I'll write a prescription for the pain.
Thank you.
- Hey.
- She's gonna be fine.
Before you even think about it, I am not going on sick leave.
Didn't cross my mind.
I do want you to take it easy though.
The man who attacked you, you're sure it was Tony Darisa? Absolutely.
It was Marina's stepdad.
Darisa's description just went out on teletype.
All commands have been notified - airports and bus and train stations.
We're sitting on his job and his usual haunts.
Despite all that's happened, we still don't have proof that Marina's death was murder and not suicide.
She found the answer and was killed.
She said she was getting close.
She found her brother's killer and the killer found her.
Put my money on Darisa.
He was a person of interest when Luke went missing, but there wasn't enough evidence to arrest him.
Well, he was in that apartment for a reason.
I think that answer is floating in a blue tile pool.
Vesicles just underneath the skin.
- You sure? - Positive.
Common with acute irritant contact dermatitis.
Specifically, a metal allergy.
She had contact with something she was allergic to just prior to death.
Confirms my findings.
I swabbed Marina's palm and found very small traces of nickel.
Causing this eczematous reaction.
Possibly a clue to what she was gripping in her left hand.
Sid, you called me down here to confirm your discovery of a rash? I'm a little cautious after this morning, Sheldon.
I feel better with a second opinion.
I would have concluded suicide, too.
You don't know that for sure.
Experience is a curse sometimes.
Things start to get routine and at the first sign of an answer, you leap in a familiar direction without asking, "ls there another possibility? " The forensic clues at a scene and on the victim's body tell us what path to take in an autopsy.
That's something we don't dictate.
If a victim's found with ligature marks on the neck, we don't consider poisoning as cause of death.
- You taught me that.
- I know.
I just feel bad.
Sid .
we're not always right, but it's not always because we're wrong.
- How's Stella? - Tough as ever.
This French fry is not a French fry.
What you got? It's foam.
The French fry I collected at the scene, its morphology is a match to polyurethane.
Everyday furniture foam.
The French fry is foam.
And the rest of 'em? Greasy French fries.
I swabbed that from the foam fry's surface.
- Foam and GSR.
- Foam and GSR.
- It's possible - What? GSR is gunshot residue.
If what I'm thinking is right, it would explain everything.
I'll get Mac and Stella.
Get Adam.
- Have him bring his pillow.
- Where are we going? - Reconstruction.
- What are you thinking? You'll find out! And there you go.
That looks exactly like a French fry.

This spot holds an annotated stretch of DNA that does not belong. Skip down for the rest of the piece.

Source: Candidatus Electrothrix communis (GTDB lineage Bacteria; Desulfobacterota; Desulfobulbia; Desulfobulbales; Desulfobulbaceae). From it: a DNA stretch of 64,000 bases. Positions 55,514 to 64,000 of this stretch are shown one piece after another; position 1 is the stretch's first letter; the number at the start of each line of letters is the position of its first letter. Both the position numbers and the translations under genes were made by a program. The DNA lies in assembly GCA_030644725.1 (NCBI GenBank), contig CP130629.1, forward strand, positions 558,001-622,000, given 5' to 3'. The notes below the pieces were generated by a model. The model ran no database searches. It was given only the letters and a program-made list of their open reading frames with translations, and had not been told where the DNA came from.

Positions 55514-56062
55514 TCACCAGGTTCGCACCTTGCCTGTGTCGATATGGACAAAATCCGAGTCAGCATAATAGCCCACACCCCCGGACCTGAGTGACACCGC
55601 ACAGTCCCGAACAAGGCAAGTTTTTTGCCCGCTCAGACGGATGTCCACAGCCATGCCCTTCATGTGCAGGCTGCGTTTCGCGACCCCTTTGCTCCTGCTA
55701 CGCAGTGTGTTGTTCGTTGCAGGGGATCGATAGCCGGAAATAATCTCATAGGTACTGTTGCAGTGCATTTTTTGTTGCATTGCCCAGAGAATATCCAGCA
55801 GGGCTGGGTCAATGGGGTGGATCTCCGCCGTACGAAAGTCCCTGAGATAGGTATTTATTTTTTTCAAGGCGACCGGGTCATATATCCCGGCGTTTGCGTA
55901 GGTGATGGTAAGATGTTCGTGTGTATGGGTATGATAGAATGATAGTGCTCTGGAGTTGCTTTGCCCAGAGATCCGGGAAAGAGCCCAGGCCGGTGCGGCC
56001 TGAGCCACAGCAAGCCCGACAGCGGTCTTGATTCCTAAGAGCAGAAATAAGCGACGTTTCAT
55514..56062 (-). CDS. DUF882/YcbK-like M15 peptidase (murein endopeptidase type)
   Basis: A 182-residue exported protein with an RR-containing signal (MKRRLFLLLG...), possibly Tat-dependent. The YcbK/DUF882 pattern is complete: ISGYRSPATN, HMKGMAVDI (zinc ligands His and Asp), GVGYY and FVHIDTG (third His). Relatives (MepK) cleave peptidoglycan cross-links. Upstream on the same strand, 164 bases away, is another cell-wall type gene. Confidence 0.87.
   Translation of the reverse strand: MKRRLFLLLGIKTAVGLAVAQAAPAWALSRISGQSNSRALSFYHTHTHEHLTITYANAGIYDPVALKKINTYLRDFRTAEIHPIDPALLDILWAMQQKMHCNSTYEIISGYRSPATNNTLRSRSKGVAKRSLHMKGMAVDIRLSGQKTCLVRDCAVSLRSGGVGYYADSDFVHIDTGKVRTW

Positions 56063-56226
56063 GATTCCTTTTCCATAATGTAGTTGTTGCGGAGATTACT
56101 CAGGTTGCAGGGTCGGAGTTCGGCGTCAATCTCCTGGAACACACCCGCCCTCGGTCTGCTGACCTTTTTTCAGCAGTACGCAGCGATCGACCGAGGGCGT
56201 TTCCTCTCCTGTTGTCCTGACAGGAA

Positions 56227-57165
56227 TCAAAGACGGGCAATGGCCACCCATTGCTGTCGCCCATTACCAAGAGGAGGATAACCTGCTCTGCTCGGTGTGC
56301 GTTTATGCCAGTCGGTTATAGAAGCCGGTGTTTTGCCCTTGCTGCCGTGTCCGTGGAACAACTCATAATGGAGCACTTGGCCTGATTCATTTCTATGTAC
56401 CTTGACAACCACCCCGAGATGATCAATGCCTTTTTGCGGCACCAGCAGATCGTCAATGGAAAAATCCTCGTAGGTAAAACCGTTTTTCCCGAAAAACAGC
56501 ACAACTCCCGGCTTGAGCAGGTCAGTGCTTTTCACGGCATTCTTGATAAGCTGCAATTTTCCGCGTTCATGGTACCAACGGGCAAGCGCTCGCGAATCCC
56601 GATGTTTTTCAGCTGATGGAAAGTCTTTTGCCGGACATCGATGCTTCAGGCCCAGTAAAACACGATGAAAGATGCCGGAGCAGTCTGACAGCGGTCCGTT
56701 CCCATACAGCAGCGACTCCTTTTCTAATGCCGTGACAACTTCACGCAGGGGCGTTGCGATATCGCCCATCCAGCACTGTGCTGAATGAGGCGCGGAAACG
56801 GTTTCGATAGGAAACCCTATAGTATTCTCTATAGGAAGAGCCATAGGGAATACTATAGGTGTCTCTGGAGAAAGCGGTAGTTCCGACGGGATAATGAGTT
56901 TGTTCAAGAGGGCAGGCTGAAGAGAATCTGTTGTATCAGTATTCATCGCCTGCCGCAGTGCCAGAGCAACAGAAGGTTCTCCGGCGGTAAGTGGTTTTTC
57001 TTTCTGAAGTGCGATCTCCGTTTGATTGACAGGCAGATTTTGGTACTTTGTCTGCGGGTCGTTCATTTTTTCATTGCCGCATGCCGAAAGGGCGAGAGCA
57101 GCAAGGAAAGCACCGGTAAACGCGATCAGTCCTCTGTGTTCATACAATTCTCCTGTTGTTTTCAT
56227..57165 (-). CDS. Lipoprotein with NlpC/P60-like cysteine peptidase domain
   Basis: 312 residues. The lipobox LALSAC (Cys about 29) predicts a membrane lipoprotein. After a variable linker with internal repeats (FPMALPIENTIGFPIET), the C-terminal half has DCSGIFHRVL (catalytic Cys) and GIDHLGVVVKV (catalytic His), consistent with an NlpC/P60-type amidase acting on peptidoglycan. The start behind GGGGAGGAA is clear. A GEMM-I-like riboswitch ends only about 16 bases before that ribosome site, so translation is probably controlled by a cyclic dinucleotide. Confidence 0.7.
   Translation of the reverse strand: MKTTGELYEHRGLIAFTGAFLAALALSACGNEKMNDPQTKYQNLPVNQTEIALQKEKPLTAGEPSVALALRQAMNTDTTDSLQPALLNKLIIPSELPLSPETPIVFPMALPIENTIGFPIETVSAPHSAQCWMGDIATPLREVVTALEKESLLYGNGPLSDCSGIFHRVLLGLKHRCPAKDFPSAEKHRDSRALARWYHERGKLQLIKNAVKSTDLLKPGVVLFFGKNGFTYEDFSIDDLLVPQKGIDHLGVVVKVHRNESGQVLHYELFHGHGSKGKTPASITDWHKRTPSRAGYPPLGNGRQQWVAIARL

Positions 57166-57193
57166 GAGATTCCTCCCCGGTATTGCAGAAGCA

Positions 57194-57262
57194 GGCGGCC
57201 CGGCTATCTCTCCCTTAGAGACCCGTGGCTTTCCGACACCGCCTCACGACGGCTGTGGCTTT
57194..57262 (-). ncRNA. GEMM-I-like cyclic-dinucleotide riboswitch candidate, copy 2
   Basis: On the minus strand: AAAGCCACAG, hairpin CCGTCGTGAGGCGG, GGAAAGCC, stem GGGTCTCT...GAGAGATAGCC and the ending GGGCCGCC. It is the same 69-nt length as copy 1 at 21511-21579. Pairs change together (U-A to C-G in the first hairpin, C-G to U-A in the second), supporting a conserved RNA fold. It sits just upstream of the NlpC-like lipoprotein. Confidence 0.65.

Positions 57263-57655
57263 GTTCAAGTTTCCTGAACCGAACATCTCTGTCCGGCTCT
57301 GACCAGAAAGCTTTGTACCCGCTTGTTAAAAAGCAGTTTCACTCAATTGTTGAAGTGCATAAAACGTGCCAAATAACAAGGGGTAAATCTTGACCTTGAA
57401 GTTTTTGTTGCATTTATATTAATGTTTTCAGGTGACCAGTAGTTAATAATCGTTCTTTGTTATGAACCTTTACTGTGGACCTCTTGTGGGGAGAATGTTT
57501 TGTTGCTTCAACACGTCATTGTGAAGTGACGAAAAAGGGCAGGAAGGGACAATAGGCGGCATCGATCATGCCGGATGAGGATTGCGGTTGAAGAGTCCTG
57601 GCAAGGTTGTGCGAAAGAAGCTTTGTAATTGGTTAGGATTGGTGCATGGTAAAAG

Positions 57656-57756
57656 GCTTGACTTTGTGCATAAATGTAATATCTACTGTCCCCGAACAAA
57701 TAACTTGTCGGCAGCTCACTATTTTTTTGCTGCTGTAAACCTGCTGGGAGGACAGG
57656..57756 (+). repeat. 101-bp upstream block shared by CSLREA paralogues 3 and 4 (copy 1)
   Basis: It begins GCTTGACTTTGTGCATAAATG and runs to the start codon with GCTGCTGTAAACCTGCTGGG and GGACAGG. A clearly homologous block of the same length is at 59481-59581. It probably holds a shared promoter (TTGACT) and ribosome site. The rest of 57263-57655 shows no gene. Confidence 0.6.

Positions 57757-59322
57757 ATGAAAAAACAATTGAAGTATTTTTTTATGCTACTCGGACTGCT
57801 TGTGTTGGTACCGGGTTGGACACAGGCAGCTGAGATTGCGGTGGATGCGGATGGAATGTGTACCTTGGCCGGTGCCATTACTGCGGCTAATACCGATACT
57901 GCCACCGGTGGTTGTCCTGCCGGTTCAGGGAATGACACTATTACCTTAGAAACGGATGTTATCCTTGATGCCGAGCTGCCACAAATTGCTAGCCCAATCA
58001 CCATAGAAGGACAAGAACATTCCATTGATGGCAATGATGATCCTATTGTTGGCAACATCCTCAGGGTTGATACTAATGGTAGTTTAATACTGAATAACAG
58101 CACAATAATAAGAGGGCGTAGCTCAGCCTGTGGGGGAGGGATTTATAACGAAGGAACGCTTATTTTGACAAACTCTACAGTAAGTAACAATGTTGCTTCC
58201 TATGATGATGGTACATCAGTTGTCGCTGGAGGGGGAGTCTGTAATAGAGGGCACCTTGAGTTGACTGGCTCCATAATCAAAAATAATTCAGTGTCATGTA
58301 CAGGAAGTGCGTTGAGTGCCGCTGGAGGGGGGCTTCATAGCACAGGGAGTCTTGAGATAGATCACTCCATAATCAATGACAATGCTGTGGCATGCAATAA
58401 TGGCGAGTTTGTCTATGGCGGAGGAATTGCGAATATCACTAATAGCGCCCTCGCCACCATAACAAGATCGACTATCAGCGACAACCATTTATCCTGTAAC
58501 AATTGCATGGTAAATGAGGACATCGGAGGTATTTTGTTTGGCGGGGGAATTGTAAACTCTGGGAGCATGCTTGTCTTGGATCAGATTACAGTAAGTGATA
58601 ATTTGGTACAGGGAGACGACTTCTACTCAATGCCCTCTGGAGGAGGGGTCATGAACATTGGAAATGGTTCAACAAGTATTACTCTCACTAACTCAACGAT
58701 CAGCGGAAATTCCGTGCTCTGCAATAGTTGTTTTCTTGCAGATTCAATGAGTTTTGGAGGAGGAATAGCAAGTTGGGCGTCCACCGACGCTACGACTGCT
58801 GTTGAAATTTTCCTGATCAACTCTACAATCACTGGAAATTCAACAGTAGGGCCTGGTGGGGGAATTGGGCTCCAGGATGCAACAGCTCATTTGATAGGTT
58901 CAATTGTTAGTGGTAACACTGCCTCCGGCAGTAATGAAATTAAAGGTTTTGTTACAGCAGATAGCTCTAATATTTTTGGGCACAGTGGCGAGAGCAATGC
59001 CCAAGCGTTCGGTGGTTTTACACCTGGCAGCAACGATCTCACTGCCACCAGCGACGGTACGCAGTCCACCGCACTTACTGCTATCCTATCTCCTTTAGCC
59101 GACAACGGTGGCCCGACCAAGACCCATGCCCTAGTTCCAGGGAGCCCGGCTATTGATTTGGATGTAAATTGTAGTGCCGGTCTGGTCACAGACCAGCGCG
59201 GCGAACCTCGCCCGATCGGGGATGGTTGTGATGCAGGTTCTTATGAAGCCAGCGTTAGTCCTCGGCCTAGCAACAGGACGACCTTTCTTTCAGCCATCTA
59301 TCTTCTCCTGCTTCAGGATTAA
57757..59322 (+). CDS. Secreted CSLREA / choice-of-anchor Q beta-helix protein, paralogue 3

When the bullet perforated the soft material of the pillow, it punched out a piece of foam.
The bullet was forcing what was in front of it out.
And when the heat from the bullet made contact with our foam slice, it left these dark edges, leaving behind GSR, making it look like a French fry.
That's why the first on the scene never found it.
It looked exactly like the other food in the apartment.
That's what I thought it was.
We've just proven Marina was killed.
Really? I, l, l, I don't get it.
How did we do that? The French fry.
The foam slice found in Marina's living room is proof that a pillow was used as a silencer.
Someone committing suicide wouldn't bother muffling the sound of a gun.
Which proves Marina did not kill herself.
That leaves us with Tony Darisa.
Uh, OK.
I, I'm with you all the way up until the Tony Darisa part.
The pillow I collected at the pool didn't have a bullet hole in it.
It's the psychology of guilt.
Tony Darisa shot Marina and used a pillow as a silencer.
The whole French fry thing.
He took the pillow with him when he fled the scene.
- Didn't wanna leave evidence.
- But he was over-thinking.
A guilty conscience needs no accuser.
Tony Darisa went back to the apartment to get this pillow, not because it had a bullet hole in it, but because it didn't.
He thought it would seem weird that the sofa had one pillow and somehow we'd be onto him.
His big mistake was going back.
If he hadn't, we might never have linked him to the French fry.
- OK, we're done.
We got him.
- No.
We can only prove that he took the pillow.
We need to put Tony Darisa in that apartment and put that gun in his hand.
What the hell just happened? Whoa.
I'm not liking the body language.
The bullet that Sid extracted from Marina Garito is definitely from this gun.
It's the same gun that the guys from the 37th found at her flat.
- But no connection to Darisa? - No.
I was hoping to match the DNA on the gun to Darisa's blood collected from the pool.
But it was wiped down pretty god.
I did, however, get a case-to-case hit on the bullet's stria.
This gun was used a week ago in a bodega robbery and a bullet was pulled from the wall.
Do we know who the shooter is? Asian-American male between the age of 17 to 20.
So a kid robs a bodega and then sold or discarded the gun and somehow Tony Darisa ended up with it.
Now, look, l I know this is kind of a long shot.
But, I can chase this, boss.
OK? I can get the surveillance footage from the bodega and lD the kid.
He gets nervous 'cos he now thinks he's linked to a gun that just killed a woman.
He flips.
And we lD the guy that he just sold the gun to.
If it's Tony Darisa, great.
If not, you're chasing every place the gun's been in the last week.
Could be three people, could be 20.